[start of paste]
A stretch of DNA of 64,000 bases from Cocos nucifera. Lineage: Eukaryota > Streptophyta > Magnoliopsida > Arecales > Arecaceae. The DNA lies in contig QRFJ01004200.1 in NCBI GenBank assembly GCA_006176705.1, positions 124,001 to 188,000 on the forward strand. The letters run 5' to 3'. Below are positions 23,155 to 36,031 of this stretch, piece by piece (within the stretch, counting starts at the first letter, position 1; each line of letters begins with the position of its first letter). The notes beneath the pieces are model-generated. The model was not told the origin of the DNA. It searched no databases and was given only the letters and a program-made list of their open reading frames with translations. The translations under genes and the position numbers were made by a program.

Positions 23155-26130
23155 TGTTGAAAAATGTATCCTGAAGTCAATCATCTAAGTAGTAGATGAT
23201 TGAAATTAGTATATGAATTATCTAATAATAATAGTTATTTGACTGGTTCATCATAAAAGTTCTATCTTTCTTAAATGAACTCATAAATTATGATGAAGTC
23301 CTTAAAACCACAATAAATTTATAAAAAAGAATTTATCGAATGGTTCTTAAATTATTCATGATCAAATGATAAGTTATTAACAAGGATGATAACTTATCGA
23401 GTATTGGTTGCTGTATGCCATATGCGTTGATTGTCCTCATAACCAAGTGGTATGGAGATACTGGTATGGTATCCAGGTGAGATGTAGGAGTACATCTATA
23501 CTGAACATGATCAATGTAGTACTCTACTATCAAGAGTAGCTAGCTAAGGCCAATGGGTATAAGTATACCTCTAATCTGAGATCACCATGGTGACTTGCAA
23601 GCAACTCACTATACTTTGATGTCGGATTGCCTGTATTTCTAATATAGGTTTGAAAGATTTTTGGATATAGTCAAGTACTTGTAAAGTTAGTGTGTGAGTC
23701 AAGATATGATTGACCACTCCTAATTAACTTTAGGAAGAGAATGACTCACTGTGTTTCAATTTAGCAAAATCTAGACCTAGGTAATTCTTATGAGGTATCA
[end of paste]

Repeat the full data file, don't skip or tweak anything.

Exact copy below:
A stretch of DNA of 64,000 bases from Cocos nucifera. Lineage: Eukaryota > Streptophyta > Magnoliopsida > Arecales > Arecaceae. The DNA lies in contig QRFJ01004200.1 in NCBI GenBank assembly GCA_006176705.1, positions 124,001 to 188,000 on the forward strand. The letters run 5' to 3'. Below are positions 23,155 to 36,031 of this stretch, piece by piece (within the stretch, counting starts at the first letter, position 1; each line of letters begins with the position of its first letter). The notes beneath the pieces are model-generated. The model was not told the origin of the DNA. It searched no databases and was given only the letters and a program-made list of their open reading frames with translations. The translations under genes and the position numbers were made by a program.

Positions 23155-26130
23155 TGTTGAAAAATGTATCCTGAAGTCAATCATCTAAGTAGTAGATGAT
23201 TGAAATTAGTATATGAATTATCTAATAATAATAGTTATTTGACTGGTTCATCATAAAAGTTCTATCTTTCTTAAATGAACTCATAAATTATGATGAAGTC
23301 CTTAAAACCACAATAAATTTATAAAAAAGAATTTATCGAATGGTTCTTAAATTATTCATGATCAAATGATAAGTTATTAACAAGGATGATAACTTATCGA
23401 GTATTGGTTGCTGTATGCCATATGCGTTGATTGTCCTCATAACCAAGTGGTATGGAGATACTGGTATGGTATCCAGGTGAGATGTAGGAGTACATCTATA
23501 CTGAACATGATCAATGTAGTACTCTACTATCAAGAGTAGCTAGCTAAGGCCAATGGGTATAAGTATACCTCTAATCTGAGATCACCATGGTGACTTGCAA
23601 GCAACTCACTATACTTTGATGTCGGATTGCCTGTATTTCTAATATAGGTTTGAAAGATTTTTGGATATAGTCAAGTACTTGTAAAGTTAGTGTGTGAGTC
23701 AAGATATGATTGACCACTCCTAATTAACTTTAGGAAGAGAATGACTCACTGTGTTTCAATTTAGCAAAATCTAGACCTAGGTAATTCTTATGAGGTATCA